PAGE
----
I was late for church one morning because a cow stood in the road and a sheriff’s deputy blocked the road with his car while we waited for the cow to move.

One of the biggest adjustments I had to make was in realizing I could not leave the house without running into someone I knew. Someone from church or from our neighborhood. Someone from the interdenominational Bible study I attended or from the non-profit agency where I volunteered. The anonymity of living in a big city disappeared faster than a bag of M&Ms® at a chocoholic’s convention.

But that was nothing compared to what I’ve experienced lately on the Internet. Facebook seems to know exactly what ads fit my interests. One order on the Barnes & Noble website resulted in emails touting products geared to my interests. The website Spokeo.com contained detailed information about me and anyone for whom I might be searching.

Total strangers seem to know me very well.

To know and be known – truly known – is our deepest desire. Even the apostle Paul noted, “Now I know in part; then I shall know fully, even as I am fully known” (I Corinthians 13:12).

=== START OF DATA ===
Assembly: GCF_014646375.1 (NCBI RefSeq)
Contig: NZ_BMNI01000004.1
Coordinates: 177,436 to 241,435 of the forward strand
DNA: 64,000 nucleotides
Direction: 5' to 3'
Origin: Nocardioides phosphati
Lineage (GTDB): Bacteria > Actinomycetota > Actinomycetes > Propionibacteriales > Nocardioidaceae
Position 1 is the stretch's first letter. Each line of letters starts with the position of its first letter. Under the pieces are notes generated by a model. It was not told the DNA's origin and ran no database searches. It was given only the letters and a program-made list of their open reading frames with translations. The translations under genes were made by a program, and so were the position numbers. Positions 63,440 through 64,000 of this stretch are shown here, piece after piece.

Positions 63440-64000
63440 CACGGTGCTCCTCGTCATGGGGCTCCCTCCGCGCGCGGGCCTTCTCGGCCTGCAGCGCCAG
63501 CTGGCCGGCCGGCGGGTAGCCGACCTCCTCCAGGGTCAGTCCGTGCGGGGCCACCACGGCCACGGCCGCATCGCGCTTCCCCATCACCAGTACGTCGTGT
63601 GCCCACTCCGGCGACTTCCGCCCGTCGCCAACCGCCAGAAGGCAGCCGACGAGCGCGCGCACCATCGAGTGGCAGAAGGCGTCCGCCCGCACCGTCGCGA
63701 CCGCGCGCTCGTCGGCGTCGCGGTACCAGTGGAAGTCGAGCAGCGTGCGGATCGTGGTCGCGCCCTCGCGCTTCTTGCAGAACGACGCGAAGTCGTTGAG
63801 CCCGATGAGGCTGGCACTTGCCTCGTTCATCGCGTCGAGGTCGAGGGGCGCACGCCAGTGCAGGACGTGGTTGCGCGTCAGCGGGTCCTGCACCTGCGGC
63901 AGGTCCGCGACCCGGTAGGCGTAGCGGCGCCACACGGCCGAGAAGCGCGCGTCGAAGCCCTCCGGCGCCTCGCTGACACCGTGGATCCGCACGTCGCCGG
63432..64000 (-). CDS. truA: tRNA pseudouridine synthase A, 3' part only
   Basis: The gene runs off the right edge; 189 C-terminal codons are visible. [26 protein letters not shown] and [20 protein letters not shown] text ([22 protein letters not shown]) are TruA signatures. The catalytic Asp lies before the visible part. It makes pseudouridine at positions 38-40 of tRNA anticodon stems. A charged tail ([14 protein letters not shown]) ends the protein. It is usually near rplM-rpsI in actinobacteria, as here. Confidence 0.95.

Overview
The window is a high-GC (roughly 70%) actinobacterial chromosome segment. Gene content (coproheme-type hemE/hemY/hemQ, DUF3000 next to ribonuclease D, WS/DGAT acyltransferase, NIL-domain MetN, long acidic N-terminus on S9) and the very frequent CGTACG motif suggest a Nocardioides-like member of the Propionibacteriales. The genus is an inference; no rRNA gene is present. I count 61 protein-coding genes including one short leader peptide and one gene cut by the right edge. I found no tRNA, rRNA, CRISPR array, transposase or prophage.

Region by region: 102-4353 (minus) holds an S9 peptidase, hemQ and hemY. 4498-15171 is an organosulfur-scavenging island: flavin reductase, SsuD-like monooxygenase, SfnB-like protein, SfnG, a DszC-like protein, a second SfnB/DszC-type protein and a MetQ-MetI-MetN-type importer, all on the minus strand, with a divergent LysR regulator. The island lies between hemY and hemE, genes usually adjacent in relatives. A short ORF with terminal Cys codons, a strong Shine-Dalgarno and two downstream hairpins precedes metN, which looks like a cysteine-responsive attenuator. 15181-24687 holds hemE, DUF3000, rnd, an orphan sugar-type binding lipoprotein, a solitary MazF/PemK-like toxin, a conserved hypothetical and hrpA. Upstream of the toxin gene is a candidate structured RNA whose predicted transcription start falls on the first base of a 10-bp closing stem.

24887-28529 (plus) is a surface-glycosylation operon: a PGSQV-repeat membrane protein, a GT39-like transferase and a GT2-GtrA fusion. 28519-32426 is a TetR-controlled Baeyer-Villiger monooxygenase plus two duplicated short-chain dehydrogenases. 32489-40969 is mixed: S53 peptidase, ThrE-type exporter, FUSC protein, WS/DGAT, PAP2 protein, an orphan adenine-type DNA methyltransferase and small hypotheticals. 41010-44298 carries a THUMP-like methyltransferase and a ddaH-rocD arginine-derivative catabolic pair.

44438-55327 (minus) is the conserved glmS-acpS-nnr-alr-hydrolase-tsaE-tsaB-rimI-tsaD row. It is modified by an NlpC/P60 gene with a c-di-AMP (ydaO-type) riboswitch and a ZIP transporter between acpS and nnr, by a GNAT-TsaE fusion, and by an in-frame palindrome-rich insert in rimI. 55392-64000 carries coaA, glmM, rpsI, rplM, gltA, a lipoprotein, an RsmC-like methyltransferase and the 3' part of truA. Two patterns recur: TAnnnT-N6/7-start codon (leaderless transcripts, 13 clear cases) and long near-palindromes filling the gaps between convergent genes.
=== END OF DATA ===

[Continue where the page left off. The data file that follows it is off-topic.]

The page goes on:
God created us to know and be known. He created us to be intimately related to Him. He revealed Himself in His Word using a variety of names and attributes to help us know who He is and how He works. We learn from His Word that He is perfectly righteous and just, absolutely faithful and merciful, and truly trustworthy and holy. And because He is who He is, we can trust the most intimate details of our life to Him. In fact, nothing surprises Him – He knows the ugliest details and loves us anyway.

When we’re in a right relationship with the Lord, we’ll have the confidence to be vulnerable and transparent in our relationships with others. To know and be known is a gift, not just with God, but with fellow travelers on the road of life.

With whom is your most intimate relationship?
If you’re not as intimate with the Lord as you would like, what will you do about it?